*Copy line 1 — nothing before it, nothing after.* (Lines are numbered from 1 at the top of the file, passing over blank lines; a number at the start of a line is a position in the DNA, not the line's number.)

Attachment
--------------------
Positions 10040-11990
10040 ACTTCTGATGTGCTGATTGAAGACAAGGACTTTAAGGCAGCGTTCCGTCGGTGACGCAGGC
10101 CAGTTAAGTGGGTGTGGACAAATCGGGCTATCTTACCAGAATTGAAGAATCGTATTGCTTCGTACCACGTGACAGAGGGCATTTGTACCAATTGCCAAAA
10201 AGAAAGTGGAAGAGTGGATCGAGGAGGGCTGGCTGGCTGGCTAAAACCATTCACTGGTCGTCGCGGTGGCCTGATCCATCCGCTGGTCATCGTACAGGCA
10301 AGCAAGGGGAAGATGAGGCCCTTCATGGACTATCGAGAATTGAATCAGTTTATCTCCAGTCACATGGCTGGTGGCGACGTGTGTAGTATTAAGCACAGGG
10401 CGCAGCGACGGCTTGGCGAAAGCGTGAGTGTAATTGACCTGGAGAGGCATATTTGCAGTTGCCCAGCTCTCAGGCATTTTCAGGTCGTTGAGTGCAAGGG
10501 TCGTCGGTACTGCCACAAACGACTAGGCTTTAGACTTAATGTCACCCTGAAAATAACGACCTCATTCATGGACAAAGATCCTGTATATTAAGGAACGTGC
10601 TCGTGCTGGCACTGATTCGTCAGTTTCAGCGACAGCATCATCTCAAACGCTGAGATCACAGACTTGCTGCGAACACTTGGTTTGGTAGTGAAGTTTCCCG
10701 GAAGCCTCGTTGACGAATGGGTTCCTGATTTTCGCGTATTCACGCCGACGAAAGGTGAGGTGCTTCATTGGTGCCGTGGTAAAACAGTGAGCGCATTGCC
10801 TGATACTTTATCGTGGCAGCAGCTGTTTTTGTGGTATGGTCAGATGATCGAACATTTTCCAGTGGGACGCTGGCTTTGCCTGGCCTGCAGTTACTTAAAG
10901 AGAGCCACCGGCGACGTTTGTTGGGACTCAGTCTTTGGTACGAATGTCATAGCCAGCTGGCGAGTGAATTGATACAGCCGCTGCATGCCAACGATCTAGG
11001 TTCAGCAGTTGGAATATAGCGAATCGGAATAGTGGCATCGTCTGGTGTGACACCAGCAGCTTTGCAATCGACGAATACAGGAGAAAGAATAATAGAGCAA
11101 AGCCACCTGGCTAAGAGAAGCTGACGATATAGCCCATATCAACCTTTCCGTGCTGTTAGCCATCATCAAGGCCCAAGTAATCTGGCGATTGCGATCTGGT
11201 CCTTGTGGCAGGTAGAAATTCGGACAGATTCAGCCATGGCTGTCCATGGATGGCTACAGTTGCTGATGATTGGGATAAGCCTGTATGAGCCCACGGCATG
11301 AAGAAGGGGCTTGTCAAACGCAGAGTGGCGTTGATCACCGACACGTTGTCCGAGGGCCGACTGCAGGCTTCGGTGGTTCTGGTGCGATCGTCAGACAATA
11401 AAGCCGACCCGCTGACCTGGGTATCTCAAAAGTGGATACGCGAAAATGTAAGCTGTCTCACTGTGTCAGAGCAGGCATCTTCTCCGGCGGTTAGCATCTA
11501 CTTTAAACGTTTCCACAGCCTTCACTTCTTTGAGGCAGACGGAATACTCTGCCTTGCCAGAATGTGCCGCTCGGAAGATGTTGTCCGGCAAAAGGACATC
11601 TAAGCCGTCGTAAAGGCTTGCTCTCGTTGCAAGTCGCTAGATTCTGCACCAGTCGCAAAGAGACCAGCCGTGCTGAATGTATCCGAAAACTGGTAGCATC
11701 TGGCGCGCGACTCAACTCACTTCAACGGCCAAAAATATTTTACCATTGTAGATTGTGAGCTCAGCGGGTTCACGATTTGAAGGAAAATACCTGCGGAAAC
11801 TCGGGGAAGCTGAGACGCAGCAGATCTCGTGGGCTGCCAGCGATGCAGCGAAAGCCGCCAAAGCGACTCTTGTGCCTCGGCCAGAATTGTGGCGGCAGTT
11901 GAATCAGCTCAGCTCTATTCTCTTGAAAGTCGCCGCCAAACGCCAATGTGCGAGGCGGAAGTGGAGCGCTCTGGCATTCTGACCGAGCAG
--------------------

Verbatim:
Positions 10040-11990